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CMS Issues Guidance on Aug. 17 SCHIP Directive

By Mary Agnes Carey, CQ HealthBeat Associate Editor

May 7, 2008 -- New guidance from the Bush Administration concerning an Aug. 17 directive on coverage under the State Children's Health Insurance Program (SCHIP) has done little to calm critics' charges that the directive will hurt states' ability to expand health care coverage to uninsured children.

Among its provisions, the guidance CMS issued last August requires states seeking to expand SCHIP to first assure the government they have covered 95 percent of children in families earning less than 200 percent of the poverty level before covering children from families making 250 percent or more. The restrictions infuriated advocates of wider coverage of uninsured children, who said the rules set conditions that can't be met for covering children above 250 percent of the poverty level.

That standard is not too difficult to meet, CMS said Wednesday, adding that states could use data demonstrating Medicaid, SCHIP, or private coverage to show they had reached the 95 percent requirement. "This is an achievable goal and based on conversations with states, we are convinced that a number of states have already reached this goal," Herb B. Kuhn, CMS deputy administrator and acting director for the agency's Center for Medicaid and State Operations, wrote in a letter to state health officials.

The letter also told states that they can suggest other ways to prevent "crowd-out," or the substitution of public health care coverage for insurance offered in the private sector, and the letter also reiterates that the Aug. 17 directive does not apply to children currently enrolled in the program. States need not apply the 12-month waiting period or any cost-sharing requirements to children in families with incomes at less than 250 percent of the federal poverty level, nor should states apply crowd-out policies to unborn children eligible for SCHIP, according to CMS.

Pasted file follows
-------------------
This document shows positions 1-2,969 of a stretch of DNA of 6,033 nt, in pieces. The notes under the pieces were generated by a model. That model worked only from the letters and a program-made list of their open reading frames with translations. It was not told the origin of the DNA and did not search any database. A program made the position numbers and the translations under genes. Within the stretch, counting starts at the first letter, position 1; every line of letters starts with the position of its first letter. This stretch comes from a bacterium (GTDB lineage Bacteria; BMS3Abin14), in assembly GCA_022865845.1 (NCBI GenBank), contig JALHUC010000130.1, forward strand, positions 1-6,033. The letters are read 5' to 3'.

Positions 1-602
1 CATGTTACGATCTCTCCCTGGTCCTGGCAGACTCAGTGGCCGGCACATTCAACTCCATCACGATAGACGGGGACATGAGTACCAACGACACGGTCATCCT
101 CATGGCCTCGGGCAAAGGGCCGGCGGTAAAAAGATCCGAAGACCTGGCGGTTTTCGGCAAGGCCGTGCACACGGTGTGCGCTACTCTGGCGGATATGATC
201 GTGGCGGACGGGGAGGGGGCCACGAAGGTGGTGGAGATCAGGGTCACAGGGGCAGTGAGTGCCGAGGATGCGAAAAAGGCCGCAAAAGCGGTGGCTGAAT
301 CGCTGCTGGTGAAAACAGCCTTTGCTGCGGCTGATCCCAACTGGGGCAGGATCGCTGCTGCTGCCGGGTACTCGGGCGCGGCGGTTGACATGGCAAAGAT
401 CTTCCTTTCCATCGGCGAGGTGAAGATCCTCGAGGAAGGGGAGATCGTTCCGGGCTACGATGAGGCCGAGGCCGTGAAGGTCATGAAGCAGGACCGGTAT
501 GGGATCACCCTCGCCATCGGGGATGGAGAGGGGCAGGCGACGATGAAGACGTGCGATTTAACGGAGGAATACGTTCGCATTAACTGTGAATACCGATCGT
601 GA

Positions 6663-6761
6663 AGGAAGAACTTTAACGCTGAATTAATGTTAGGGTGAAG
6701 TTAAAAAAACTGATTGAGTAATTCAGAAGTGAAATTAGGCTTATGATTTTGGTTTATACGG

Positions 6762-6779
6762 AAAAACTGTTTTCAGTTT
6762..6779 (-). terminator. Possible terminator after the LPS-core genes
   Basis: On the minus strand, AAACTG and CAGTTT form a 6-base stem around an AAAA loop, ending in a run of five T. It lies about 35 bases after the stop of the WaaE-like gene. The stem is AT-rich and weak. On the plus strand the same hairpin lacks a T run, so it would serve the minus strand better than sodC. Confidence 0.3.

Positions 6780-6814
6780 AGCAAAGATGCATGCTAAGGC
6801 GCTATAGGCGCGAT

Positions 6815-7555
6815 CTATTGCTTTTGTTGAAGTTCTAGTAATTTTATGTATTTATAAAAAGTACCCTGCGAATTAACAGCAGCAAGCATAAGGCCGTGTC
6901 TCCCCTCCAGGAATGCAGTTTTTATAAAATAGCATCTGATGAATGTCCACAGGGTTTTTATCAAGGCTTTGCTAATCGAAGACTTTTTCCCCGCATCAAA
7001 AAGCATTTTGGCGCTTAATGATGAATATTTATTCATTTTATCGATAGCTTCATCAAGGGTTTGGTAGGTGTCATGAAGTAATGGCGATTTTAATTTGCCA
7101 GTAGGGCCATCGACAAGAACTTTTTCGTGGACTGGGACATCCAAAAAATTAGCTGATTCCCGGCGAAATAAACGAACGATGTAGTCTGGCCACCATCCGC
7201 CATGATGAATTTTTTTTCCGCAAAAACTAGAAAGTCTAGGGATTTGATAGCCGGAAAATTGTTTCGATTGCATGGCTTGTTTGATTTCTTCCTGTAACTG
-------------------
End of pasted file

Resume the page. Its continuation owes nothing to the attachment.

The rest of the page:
Lawmakers and child health advocates said the CMS letter stops far short of their goal of overturning the Aug. 17 directive. An aide to Senate Finance Committee Chairman Max Baucus, D-Mont., said late Wednesday that while committee staff has just begun to review the document, "it is immediately clear that this letter does not seek to reverse the August 17th directive, as requested by Chairman Baucus. The directive was issued in violation of the Congressional Review Act."

Sen. John D. Rockefeller IV, D-W.Va., who is sponsoring legislation (S 2049) that would nullify the Aug. 17 SCHIP directive, said CMS' action Wednesday "doesn't change the fact that the policy outlined in the August 17 CHIP directive is illegal." CMS officials have testified before Congress that they believe the agency had the power to issue the Aug. 17 SCHIP guidance.

Bruce Lesley, president of the child advocacy group First Focus, said the CMS letter "really doesn't do much" other than clarify the Aug. 17 guidance does not apply to children currently enrolled in the program and that the one-year waiting period for coverage does not apply to unborn children and other special circumstances.

But the directive issued last August, Lesley said, "is still illegal and it's bad for kids ... The policy has to go away."

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